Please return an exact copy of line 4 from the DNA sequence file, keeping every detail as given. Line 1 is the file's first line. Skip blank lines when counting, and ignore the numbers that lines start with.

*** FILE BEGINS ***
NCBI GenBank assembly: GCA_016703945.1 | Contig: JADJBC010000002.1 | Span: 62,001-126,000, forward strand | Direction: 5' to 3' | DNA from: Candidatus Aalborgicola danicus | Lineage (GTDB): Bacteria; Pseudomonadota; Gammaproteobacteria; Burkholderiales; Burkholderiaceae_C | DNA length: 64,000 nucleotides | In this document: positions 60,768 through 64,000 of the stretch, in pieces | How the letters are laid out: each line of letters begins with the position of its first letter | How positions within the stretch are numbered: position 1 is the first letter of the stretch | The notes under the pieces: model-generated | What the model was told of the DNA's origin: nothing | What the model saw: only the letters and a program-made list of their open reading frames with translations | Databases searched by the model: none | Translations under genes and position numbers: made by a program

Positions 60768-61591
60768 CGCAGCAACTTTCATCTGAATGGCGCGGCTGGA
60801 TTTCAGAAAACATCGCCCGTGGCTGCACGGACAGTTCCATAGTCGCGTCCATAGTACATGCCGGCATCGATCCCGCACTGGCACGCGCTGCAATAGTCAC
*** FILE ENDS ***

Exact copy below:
60801 TTTCAGAAAACATCGCCCGTGGCTGCACGGACAGTTCCATAGTCGCGTCCATAGTACATGCCGGCATCGATCCCGCACTGGCACGCGCTGCAATAGTCAC